Mark Eischer: You're listening to The Lutheran Hour, and that was Pastor Ken Klaus. Dr. Dale Meyer joins us now. Pastor Klaus talked about the reality of the resurrection. Your thoughts?
Dale Meyer: Thanks, Mark. This happens to be the weekend of the Masters Golf Tournament down in Georgia. Pastor Klaus teed up, if I may use that image, teed up some points I'd like to try and hit. And the first is this question: did Jesus' resurrection really happen?
Mark Eischer: The Bible says it did, and we believe that. Is there also other evidence?
Dale Meyer: Yes Mark, I believe there is. At least evidence that tells us something very unusual happened. It was Dr. Paul Maier of Western Michigan University who shared this with me decades ago, and I find it very interesting.
One evidence that something happened is the universal agreement that the tomb was empty. Jesus' enemies never disputed that the tomb was empty. They made up stories like Jesus had only gone into a coma, or that He died, and the disciples stole the body. But no one disputed that the tomb was empty.
Mark Eischer: Very interesting. Is there more evidence?
Dale Meyer: Mark, there is more. Think about the first disciples. They were a rag tag collection. In the Gospel of Mark, they never really understand what Jesus is up to. They often disagreed with one another. And during Holy Week they showed cowardice, they fled. Now, all of a sudden after Easter, they are a tight band of brothers who have no fear of going into the world, even facing opposition and martyrdom in order to tell people about Jesus' death and resurrection. Something happened to meld them into such a frce. And I believe that something was seeing Jesus come back from the dead.
Mark Eischer: And that resulted in the church growing at a phenomenal rate; 3,000 people added just on the day of Pentecost.
Dale Meyer: And that's another evidence that something very unusual happened: the rapid growth of the church. In the 40 days after Easter, Jesus appeared to hundreds of people. St. Paul tells us about that in 1 Corinthians 15. Those appearances changed people, and the people in turn spread the message that Jesus had overcome death. How else do you account for the rapid growth of the church unless something very unusual happened, something like the resurrection of the church's Leader. And there's one more, one that I find especially fascinating.
Mark Eischer: And what's that?
Dale Meyer: It's the Roman historian Tacitus, he lived from about 56 A.D. to 120 A.D. and wrote a history of the Roman Empire. In the year 64 A.D. when Nero was emperor, a fire destroyed much of Rome. Here's what Tacitus wrote, "But all human efforts, all the lavish gifts of the emperor, and the propitiations of the gods, did not banish the sinister belief that the conflagration was the result of an order. Consequently, to get rid of the report, Nero fastened the guilt, and inflicted the most exquisite tortures on a class hated for their abominations, called Christians by the populous. Christus, from whom the name had its origin, suffered the extreme penalty during the reign of Tiberius at the hands of one of our procurators, Pontius Pilatus. And a most mischievous superstition thus checked for the moment, again broke out. Not only in Judea, the first source of the evil, but even in Rome, where all things hideous and shameful from every part of the world find their center and become popular."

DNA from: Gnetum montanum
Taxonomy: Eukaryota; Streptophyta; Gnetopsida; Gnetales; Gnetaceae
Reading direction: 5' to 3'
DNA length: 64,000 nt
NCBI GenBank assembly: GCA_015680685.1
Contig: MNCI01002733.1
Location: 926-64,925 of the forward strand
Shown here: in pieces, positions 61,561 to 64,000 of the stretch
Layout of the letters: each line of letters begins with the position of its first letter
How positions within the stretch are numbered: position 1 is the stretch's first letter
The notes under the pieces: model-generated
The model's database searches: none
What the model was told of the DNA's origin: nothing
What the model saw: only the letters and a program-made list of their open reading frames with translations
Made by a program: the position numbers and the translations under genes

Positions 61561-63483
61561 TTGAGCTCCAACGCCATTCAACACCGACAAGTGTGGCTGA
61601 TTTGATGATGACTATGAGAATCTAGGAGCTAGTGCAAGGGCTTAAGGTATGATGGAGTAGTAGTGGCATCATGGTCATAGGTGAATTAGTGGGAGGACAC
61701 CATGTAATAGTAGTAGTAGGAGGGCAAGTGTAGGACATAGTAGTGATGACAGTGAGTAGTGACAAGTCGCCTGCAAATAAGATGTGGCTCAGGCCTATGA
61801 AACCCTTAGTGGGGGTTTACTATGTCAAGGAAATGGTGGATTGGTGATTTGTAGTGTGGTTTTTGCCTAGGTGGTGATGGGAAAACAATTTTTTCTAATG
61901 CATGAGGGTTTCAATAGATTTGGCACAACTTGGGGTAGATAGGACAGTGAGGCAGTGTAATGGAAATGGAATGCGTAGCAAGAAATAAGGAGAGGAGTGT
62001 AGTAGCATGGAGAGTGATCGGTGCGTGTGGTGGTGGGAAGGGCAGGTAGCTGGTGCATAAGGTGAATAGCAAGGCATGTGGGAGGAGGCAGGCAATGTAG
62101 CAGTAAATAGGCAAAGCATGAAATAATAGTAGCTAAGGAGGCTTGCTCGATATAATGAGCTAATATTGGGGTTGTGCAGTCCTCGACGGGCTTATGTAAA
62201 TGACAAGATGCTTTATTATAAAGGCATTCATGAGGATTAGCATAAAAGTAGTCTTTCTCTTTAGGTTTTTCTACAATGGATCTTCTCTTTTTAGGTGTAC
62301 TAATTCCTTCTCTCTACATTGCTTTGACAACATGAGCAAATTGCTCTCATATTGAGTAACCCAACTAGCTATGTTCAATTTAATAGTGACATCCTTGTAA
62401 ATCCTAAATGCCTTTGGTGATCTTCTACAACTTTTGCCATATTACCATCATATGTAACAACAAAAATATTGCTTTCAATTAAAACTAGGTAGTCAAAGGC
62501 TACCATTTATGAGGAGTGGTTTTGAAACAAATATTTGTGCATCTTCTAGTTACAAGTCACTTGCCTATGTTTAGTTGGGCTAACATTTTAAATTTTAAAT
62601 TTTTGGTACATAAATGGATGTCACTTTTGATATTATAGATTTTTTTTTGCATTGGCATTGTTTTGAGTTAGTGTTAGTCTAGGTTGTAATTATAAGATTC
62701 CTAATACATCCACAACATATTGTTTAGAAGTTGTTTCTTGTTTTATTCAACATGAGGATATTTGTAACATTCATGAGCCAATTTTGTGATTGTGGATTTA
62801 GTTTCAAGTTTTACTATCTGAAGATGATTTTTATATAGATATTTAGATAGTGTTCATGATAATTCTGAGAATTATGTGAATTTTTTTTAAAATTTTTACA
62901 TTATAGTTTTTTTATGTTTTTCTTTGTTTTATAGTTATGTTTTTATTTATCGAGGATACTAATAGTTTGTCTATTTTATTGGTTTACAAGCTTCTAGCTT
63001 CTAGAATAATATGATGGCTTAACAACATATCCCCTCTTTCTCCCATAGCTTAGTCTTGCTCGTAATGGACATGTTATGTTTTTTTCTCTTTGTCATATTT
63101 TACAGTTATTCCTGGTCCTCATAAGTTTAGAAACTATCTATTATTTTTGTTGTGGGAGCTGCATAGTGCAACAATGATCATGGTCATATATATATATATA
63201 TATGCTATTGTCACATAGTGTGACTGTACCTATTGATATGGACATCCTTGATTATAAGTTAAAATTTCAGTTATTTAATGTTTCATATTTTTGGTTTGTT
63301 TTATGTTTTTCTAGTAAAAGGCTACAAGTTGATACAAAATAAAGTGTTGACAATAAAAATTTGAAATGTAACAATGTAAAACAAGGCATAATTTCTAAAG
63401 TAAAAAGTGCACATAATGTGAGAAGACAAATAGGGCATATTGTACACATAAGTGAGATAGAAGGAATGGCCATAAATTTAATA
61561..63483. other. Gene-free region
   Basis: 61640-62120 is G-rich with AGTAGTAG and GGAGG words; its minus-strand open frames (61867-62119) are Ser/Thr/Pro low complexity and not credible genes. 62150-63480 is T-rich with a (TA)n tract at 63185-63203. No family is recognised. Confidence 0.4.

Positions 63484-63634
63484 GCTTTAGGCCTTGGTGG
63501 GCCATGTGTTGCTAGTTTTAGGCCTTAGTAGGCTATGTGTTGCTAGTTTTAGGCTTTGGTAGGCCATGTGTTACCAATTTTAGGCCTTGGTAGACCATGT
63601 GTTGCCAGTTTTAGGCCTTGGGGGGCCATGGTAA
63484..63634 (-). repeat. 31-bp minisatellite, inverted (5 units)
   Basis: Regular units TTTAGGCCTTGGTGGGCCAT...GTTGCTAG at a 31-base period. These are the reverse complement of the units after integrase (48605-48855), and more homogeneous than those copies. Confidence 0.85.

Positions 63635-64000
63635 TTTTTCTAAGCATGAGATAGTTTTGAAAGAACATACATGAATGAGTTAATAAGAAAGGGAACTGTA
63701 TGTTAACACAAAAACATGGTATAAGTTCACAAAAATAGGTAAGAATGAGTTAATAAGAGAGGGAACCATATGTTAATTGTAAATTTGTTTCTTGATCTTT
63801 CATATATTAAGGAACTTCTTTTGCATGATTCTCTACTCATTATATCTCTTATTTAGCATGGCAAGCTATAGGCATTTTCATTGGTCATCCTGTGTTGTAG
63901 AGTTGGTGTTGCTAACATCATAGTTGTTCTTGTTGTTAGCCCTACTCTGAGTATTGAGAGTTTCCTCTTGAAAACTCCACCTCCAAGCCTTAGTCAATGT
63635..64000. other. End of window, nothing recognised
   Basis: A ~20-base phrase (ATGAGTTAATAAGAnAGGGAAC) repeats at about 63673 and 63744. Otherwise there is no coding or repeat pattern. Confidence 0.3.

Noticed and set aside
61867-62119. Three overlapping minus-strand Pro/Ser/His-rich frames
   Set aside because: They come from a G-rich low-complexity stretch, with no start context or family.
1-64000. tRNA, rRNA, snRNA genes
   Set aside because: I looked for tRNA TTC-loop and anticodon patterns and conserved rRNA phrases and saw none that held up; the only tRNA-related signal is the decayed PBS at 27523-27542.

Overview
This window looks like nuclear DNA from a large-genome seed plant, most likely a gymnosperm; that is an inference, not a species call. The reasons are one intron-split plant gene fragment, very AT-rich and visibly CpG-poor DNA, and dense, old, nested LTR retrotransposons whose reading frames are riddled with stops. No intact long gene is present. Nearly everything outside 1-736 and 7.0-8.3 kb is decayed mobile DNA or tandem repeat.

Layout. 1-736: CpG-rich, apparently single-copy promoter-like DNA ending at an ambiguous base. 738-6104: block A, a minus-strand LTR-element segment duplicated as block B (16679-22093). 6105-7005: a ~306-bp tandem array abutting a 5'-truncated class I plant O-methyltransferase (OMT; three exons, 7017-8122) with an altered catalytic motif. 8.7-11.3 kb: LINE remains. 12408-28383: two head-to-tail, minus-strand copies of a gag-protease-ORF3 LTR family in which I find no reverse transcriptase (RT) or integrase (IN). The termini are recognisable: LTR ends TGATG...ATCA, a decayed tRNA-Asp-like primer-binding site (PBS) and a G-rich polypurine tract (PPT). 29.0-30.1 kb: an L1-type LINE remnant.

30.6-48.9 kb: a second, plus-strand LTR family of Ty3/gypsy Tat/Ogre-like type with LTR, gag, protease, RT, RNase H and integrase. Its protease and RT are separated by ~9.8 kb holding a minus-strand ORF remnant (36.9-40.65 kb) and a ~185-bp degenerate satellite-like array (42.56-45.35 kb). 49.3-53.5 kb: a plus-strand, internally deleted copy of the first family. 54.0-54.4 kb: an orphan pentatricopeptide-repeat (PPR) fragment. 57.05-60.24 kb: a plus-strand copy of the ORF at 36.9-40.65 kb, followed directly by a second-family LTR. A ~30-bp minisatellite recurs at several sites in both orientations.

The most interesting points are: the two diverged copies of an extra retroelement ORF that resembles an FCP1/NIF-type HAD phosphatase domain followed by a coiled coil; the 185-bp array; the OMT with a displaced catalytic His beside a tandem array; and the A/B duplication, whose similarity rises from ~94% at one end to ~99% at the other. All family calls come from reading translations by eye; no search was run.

Mark, I find this fascinating. "A most mischievous superstition," Tacitus wrote, "thus checked for the moment, again broke out." Maybe it broke out because Jesus was raised physically from the dead.
Mark Eischer: Having said all of that though, doesn't it finally come down to believing that Jesus rose physically from the dead?
Dale Meyer: Absolutely. St. Paul says in 2 Corinthians 5:7, "We walk by faith, and not by sight." We can come up with evidence that something most unusual happened. But finally, you trust that Jesus rose, or you don't believe it. Pastor Klaus mentioned Jesus' parable of the rich man and poor Lazarus. The rich man in hell wanted father Abraham to send someone from the dead to convince his brothers to change their ways. Here's the answer. Luke 16:31, "If they do not hear Moses and the prophets, neither will they be convinced if someone should rise from the dead."
And here's another passage that teaches us it's a matter of faith and not sight. Just before Jesus ascended into heaven, Matthew 28:17 says, "And when they saw Him, they worshiped Him. But some doubted."
Mark Eischer: Well, perhaps that describes one of our listeners today, someone who's struggling in their faith. How would you advise them?
Dale Meyer: For one thing, pray. For another thing, think about your sins. The Bible is very clear that Jesus died for the forgiveness of our sins. You and I could not satisfy the justice of God for what we have done wrong. In view of that, what hope does any sinner have except the Son of God dying in our place? And the resurrection shows that God the Father accepted Jesus' payment for our sins. Death has been overcome. And since sin brought death, we know by the resurrection our sins are forgiven. The resurrected Jesus is our only hope. And so, dear listener, we pray to God to increase our faith in the word of Jesus.
Music Selections for this program:
"A Mighty Fortress" arranged by Chris Bergmann. Used by permission.
"O Sons and Daughters of the King" From The Concordia Organist (© 2009 Concordia Publishing House)